Who Are You Wearing?

A breakdown of fashion at Westminster


Ava Hollmann

A colorful representation of the five different styles of Westminster.

Visions of navy, plaid, and khaki come to mind when initially considering what students at Westminster wear on a normal school day. However, with more concentration, images of Chacos and checkered Vans materialize as well. Suddenly, it is obvious that, despite the semi-homogenous Land’s End uniforms, student styles are present at WCA. And, among the sea of brands and colors, six general categories exist:

“I’m West County Basic because… it’s basic.” (a.k.a. West County Basic)

Ah yes, the staple of youths who live in the pristine ‘burbs of St. Louis. For these teens, rap, country, and pretty much any song with a catchy beat are a must. And those pop-y beats simply cannot be heard without a white Jeep Wrangler on Highway 40, or Airpods in the crowded hallways of school. For boys at WCA, this style includes over-worn Sperrys, year-round khaki shorts, a Vineyard Vines belt, and a sporty outerwear jacket (Patagonia and Nike are acceptable). For girls, it’s Adidas sneakers, LuLulemon leggings, and a gleaming Apple Watch (gold or rose gold are preferred). To deviate from these style standards would certainly indicate a drop in one’s existential high school status.

“I like Urban Outfitters, and highschool-dropout vloggers” (a.k.a.- Dropout Vlogger)

While this is similar to West County Basic, it has a bit more of a girly flair. Those who gravitate toward this style probably watch Youtubers like Hannah Meloche, Emma Chamberlain, or Ava Jules. Also, they dream of going to Coachella to see Tyler the Creator or Kacy Musgraves (fingers crossed they’ll get a cheap Airbnb!), and love Urban Outfitters and PacSun. At WCA, it includes Birkenstocks- sorry, I mean “Birks”-, a beaded choker, cartilage piercings, and a messy bun/ponytail, which is barely held together by a velvet scrunchie. For boys, the equivalent might be whoever’s TikTok-famous right now… haven’t figured the male version out yet. Sorry.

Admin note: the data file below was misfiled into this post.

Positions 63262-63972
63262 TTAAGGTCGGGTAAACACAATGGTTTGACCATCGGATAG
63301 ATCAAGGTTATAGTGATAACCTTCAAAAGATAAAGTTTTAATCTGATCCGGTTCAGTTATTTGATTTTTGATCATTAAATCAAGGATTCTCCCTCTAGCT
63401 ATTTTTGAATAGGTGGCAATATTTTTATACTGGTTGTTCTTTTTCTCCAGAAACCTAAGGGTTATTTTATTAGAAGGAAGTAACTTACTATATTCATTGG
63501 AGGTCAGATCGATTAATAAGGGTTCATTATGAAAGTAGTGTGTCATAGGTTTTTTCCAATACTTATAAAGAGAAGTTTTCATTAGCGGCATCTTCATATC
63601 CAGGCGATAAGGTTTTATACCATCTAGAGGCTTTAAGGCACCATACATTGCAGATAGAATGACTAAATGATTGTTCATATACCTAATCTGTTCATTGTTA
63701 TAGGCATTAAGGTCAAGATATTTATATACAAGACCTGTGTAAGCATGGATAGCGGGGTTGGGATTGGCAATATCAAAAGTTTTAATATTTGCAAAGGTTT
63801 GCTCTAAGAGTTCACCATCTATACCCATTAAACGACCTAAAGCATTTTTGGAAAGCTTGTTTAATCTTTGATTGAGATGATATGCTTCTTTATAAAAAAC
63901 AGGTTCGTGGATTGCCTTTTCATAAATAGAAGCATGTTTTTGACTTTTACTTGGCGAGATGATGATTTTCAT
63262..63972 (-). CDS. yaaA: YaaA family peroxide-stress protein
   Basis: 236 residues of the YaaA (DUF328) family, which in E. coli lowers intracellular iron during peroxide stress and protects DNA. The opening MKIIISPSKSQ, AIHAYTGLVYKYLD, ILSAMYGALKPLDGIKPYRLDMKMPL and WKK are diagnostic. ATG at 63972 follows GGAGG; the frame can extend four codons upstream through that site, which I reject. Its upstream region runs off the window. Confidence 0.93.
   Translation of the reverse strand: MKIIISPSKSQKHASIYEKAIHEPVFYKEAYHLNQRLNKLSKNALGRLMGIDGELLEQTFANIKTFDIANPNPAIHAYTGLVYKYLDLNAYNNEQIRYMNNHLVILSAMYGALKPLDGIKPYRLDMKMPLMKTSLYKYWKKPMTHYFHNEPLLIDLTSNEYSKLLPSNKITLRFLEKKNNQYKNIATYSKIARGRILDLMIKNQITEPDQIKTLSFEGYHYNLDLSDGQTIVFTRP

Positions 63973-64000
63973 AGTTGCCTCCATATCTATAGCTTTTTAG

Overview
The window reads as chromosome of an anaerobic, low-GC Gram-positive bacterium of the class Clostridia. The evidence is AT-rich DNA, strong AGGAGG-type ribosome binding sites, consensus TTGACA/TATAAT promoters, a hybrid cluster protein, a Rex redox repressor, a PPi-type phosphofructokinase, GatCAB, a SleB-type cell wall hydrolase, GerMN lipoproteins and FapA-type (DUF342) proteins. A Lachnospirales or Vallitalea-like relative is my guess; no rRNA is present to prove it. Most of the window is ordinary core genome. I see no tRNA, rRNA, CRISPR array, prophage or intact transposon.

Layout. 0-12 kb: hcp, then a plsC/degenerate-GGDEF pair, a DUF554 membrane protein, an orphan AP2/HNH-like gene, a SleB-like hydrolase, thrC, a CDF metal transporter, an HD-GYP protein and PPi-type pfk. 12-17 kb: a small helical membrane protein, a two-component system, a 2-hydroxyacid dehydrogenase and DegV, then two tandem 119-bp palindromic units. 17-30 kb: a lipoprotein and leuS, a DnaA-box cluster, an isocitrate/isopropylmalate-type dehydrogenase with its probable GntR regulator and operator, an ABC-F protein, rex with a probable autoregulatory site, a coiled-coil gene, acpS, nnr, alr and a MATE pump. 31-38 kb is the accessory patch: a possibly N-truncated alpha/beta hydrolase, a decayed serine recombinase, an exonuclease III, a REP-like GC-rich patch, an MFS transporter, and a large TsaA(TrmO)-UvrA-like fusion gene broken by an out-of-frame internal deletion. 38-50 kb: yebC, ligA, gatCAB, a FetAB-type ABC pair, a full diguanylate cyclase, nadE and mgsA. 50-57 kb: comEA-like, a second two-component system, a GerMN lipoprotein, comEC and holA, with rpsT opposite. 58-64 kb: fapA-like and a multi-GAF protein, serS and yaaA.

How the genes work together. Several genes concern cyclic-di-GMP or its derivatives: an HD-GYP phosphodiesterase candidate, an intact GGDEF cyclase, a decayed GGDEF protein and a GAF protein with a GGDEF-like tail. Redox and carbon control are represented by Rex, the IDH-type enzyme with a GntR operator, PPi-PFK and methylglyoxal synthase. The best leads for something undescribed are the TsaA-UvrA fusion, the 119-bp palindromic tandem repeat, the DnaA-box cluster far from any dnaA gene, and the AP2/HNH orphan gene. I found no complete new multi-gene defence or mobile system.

“I shopped at Zumiez that one time” (a.k.a. Edgy Teen)

The teens that beat to their own drum. The kidz who would rather not post this random yet meaningful moment on Snapchat, and who, most importantly, renounce any music but alternative and indie rock. For boys and girls alike at WCA, checkered Vans, combat boots, messy bangs, and, sometimes, socks with sarcastic jokes on them, are outfit staples. Sure, if these teens attended a school with no uniforms, they would sport black, tight-fitted jeans and colored hair, but they’ll make do while at “the academy,” saving those wardrobes choices for the Tame Impala concert over the weekend.

“I don’t live in Colorado, but if I did, this is what I’d wear” (a.k.a. Midwest Mountaineer)

The modern-day hippies of our time, folks. These teens attend Kanakuk, Honey Rock, or really any Christian summer camp, and wear oversized Comfort Color t-shirts whenever not at WCA. They don’t live in Colorado, but if they did, they’d channel the same outdoor-sy vibes. At school, these boys and girls wear hand-made bracelets (most likely from their past mission trips), Chacos, and carry a Nalgene or Hydro Flask covered in stickers. But they did not order these stickers from Redbubble- no, these stickers were earned, collected, and framed on their trusty H20 supplier, from past rugged experiences.

“I’m an athlete. It’s who I am.” (a.k.a. Sport is Life)

The final and most simple style at WCA, this one really just includes anything with three stripes or a swoosh on it. And, with enough of each on someone with this style, it is apparent that they work out after school, thank you very much. For boys, this includes shiny and outrageous basketball shoes (these are only their day pair, though), tall socks, and short, gelled, no-nonsense hair. For girls, a thick headband, high ponytail, and any athletic brand of shoes will suffice, so long as their feet are comfortable. So maybe these athletes don’t have as much cute-sy pzaz- they’re athletes. It’s who they are.

“I don’t fit into a box” (a.k.a. Ava Hollmann, Opinions Editor)

As much as I would like to say that I can’t categorize myself, intentional avoidance is still a style. I know the system, and I seek to undermine and renounce it.